Down for the Count: Why Ohio State Can't Win the Big One

Mitch WilsonSenior Writer IMay 18, 2009

I know the season is still over three months away, but the Ohio State fans are at it again, feeling the rest of the world is afraid of them or owes them something.

While this sense of entitlement is part of the problem with their entire football program, and we'll get to that in detail in a moment, of course the Buckeye fans are way off base on their comments and assumptions.

To answer the direct accusations, I don't hide behind the keyboard from anyone, I also don't challenge or respond to people who challenge me to fist fights. I think the whole idea is pretty trashy. If you really want to find me I'm pretty accessible.

Secondly, while you may not like to hear it, I do know what I'm talking about from first hand experience. I lived in Ohio for almost 10 years, my wife is from Ohio, and her Grandfather played QB for your beloved Buckeyes.

But let's get back to the point of this whole article, that the Ohio State Buckeyes have quite a few substantial reasons that they can't win big games and it doesn't have to do with a particular moment, play, or jumping any sharks.

Firstly, good things seldom happen to teams or people who don't earn what they are given. This is simply the way of the world.

While Ohio State has won plenty of football games and a lot of them against good football teams, they seems to often have a cloud of controversy surrounding whether or not they deserve what they are given. The Buckeyes have yet to prove they are worthy.

It's never a feel good story coming out of Columbus; it's a team that backed into a National Title game against LSU, won a National Title on one of the most disputed plays in college football history, and were given a BCS Bowl berth over a team who was more deserving but played in a less popular conference.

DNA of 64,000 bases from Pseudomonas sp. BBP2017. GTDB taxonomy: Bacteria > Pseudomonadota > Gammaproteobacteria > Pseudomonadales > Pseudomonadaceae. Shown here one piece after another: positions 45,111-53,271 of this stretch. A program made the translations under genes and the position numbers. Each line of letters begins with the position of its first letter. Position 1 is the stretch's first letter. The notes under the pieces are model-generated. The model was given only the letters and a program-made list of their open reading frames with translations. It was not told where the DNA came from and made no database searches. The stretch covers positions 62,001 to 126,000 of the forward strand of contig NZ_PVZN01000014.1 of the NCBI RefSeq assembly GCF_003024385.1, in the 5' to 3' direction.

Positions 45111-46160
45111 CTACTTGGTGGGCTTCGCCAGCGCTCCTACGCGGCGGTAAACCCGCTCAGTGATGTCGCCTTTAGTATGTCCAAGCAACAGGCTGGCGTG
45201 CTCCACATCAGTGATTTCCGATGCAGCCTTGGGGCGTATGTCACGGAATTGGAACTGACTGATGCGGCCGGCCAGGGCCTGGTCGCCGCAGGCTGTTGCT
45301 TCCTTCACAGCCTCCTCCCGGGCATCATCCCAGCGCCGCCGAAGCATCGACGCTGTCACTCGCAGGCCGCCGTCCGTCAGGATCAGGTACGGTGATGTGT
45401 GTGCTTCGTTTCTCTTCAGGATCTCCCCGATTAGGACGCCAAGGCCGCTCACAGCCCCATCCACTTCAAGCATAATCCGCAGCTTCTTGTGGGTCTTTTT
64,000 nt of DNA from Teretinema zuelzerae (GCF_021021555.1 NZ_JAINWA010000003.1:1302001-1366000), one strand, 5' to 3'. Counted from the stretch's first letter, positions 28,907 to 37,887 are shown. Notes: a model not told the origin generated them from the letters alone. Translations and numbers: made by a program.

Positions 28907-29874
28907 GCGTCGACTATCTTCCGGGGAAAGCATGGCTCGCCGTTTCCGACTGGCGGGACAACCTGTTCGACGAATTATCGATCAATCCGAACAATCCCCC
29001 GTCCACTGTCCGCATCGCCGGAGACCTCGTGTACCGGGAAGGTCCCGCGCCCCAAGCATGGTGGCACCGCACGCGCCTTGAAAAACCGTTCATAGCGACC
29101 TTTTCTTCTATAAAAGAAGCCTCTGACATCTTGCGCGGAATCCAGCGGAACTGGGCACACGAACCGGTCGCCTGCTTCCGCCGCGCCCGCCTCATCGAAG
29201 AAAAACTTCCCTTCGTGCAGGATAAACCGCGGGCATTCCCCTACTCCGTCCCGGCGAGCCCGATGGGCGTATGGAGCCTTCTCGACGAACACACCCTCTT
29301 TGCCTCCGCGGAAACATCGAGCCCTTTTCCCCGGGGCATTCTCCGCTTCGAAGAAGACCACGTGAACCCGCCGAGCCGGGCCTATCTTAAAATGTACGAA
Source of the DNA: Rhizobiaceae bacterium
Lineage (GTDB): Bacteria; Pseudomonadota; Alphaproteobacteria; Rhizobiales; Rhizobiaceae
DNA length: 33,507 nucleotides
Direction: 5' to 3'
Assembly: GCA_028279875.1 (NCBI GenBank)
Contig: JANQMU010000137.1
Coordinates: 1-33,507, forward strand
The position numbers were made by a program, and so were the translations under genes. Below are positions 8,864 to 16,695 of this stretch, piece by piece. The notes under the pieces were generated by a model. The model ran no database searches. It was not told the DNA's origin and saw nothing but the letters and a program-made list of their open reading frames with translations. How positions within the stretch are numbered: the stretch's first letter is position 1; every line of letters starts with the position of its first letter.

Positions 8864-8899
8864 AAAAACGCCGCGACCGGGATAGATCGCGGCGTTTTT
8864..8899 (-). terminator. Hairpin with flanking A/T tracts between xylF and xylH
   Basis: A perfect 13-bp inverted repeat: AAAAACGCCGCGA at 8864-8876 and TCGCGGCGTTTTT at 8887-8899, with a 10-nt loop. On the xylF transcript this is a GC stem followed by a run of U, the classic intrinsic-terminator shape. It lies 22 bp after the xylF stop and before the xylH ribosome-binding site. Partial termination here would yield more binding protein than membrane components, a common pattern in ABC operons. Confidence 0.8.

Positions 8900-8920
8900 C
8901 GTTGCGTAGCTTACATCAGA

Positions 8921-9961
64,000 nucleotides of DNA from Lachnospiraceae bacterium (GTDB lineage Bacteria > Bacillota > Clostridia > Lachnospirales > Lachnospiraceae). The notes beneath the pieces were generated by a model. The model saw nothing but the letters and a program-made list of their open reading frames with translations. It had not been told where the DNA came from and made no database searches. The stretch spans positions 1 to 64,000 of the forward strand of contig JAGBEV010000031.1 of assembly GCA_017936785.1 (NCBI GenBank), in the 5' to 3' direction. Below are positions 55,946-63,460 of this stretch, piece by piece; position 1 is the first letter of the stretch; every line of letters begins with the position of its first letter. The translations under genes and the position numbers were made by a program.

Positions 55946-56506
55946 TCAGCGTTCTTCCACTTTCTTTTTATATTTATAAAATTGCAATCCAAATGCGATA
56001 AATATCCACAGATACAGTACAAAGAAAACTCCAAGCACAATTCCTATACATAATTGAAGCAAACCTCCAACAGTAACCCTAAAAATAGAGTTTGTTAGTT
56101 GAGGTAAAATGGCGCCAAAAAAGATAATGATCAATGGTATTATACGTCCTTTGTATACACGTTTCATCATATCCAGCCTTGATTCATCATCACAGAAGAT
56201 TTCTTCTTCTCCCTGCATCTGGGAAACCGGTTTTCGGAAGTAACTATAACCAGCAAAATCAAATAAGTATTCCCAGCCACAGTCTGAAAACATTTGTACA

Maybe people would respect the Buckeyes more if they stood up and just won a big game, something the Buckeyes can't seem to do. Whether it be the blowout loss to Florida, USC, or the losses to Illinois and eventually LSU that erased Ohio State's media hype that somehow OSU was unbeatable, the Buckeyes haven't seemed to get it done in quite some time.

Maybe even Ohio State could win a National Championship if they were actually forced to earn something. Being given undue rewards just doesn't seem to be the answer. The way things are going, we may never know.

Could it be the closer NCAA scrutiny on programs is hurting Ohio State just enough to keep them from getting that edge that puts them over the top? Ohio State seems to be ducking charges on a yearly basis.

While I know it's old news, it's tough not to bring up Maurice Clarett one more time. If the NCAA is taking away Bobby Bowden's wins for something some of his players may have done, how does OSU get to keep any wins Clarett was a part of?

It's tough to argue Clarett wasn't a filthy dirty stain on the OSU program. We're talking about a player who led his team to the National Title game, made several key plays and scored the winning touchdown not even being eligible the following season, something is seriously wrong here.

We know Clarett turned up dirty after he left the Buckeye program. We Know Andy Katzenmoyer took Golf to become elgible. We know players played with 0.0 gpa's. We know of players getting cars from boosters. What is there we don't know?

Whether they like or not in Columbus (or anywhere else for that matter), the rules have changed and enforcement and investigations are for real. The financial implications are huge. If the Buckeyes can sell tickets, put people in seats for big bowl games as their fan base is so proud of without winning National Titles, then why bother going the extra mile like Woody used to?

In any event, when a team gets as many chances as the Buckeyes do, eventually those chances run out and it's time to start talking about what could have been or talking up second place like it's what a program of this magnitude strives for. I think that time has already begun for Ohio State' Football program.

Visit Mitch anytime at The Sports Chat Place.